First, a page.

As my boys get older, they seem to be developing more adventurous tendencies. If one tries a new food, the others seem to want a taste too. (This is incredibly funny to watch as an outsider.) As they’ve grown, I’ve also learned a thing or two about their eating habits. For instance, I don’t celebrate if one of them tries a new food, because as soon as they see my contentment, they’ll stop eating it (it has to do with control). I’ve also discovered that some days they can eat me under the table whereas other days they’re just not as hungry.

Being an RD and working with clients with disordered eating habits has made me particularly sensitive to the way my boys experience food at home. As a mother of 3, I know that food can be both necessary and fun, and yet I’m also aware that it can cause stress and concern at times too.
Laura, my friend and colleague for 10 years, has asked me to join her efforts on Mom Dishes It Out and to contribute my experiences and expertise to give her readers yet another perspective on finding joy and balance in moderate parenting and feeding. I am happy to be a part of this project and hope all the feeders and eaters out there know that it is a constant balancing act, but it is one that is worth every minute.

4 Replies to “Guest Blog: Elyse Falk”

  1. Great post! I am also an RD, and first-time mom to a 7-month-old. We recently began experimenting with home-made fruit and vegetable purees, and I am excited & nervous to move on to more solid foods. I sometimes find myself a bit too anxious about feeding her–now and moving on to table food–because of my career, and my desire to set a good example and encourage a balanced approach to healthy eating. I love the approach of this blog, and will bookmark this post and others to look back on as the baby gets older.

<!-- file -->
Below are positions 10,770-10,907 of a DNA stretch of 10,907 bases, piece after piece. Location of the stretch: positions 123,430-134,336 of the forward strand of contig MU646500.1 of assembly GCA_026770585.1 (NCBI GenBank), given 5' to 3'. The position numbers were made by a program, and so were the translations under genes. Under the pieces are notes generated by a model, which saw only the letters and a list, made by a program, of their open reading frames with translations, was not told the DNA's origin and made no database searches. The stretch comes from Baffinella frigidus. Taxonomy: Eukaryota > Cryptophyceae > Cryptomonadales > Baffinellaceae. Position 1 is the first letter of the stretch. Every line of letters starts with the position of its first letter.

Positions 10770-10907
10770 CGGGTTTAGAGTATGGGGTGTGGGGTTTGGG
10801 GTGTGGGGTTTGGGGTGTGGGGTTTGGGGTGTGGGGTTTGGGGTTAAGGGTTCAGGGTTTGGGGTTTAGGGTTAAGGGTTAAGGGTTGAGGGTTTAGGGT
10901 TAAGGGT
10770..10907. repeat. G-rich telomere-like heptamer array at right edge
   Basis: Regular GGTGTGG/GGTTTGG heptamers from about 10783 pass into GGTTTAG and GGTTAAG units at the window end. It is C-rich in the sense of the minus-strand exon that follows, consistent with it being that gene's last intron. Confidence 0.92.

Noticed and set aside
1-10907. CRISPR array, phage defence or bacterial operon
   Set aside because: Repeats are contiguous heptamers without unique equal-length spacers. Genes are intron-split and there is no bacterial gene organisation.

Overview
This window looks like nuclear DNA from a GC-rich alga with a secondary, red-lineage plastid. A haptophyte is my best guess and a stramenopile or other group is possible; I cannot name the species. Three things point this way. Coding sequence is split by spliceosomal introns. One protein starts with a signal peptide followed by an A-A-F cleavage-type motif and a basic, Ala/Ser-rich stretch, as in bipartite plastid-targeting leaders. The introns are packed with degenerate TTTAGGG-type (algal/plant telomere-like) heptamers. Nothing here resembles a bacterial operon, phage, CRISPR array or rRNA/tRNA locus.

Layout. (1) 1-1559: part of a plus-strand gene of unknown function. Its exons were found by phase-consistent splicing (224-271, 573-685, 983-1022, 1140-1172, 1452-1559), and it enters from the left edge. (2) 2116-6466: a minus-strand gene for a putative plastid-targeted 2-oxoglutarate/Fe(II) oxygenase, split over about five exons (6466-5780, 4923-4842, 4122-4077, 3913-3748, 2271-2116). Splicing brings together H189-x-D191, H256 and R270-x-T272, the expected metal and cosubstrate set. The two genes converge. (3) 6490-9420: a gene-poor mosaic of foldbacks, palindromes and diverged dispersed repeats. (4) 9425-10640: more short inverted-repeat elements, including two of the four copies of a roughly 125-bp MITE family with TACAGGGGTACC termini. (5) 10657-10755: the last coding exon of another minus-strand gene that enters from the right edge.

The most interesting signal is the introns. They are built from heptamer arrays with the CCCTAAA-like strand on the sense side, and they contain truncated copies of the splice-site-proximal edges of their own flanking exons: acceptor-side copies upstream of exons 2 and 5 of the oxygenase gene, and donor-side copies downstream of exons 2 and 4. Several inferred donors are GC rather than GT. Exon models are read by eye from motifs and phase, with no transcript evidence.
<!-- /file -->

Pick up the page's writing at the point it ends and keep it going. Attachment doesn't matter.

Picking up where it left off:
1. Jen,
      Thanks for your honesty. Being a RD and or just a mom does create pressure to do things right. Following our instinct, our family values and recognizing when we need to make change is of utmost importance in raising kids esp. in terms of feeding and eating. Perhaps one day you can guest blog and share your experience. Let me know if you are interested! Congrats on being a mom.

  2. When James was a baby, I couldn’t wait to see what the doctor would introduce to him…and so I always looked forward to bringing him to the doctor and when he would be on solid foods…it was alot of fun, feeding him the prunes, or pears or apples….because I knew he was getting a the vitamins…..I tried to keep him away from Chocolates and anything fattening but:: I remember when James was a year old….I knew he had a tendency to put weight on because of his dad….so, he did not know about Chocolate….and I also made sure he didn’t have a toy gun…….wellllllll when he was about 5 I would say….the friends finally came into the picture….so walllllllllllla ma what is this? I want to taste and Dave is playing with guns……………………so he was thin for along time….and then after chocolate…it was hard to keep him away… I didn’t have to worry about the guns because, thank God, he isn’t interested in his adult life..
    Am I nuts or what…???? I wish I had this newsletter from Laura, then, tho as it helps me now, I would used it alot for James…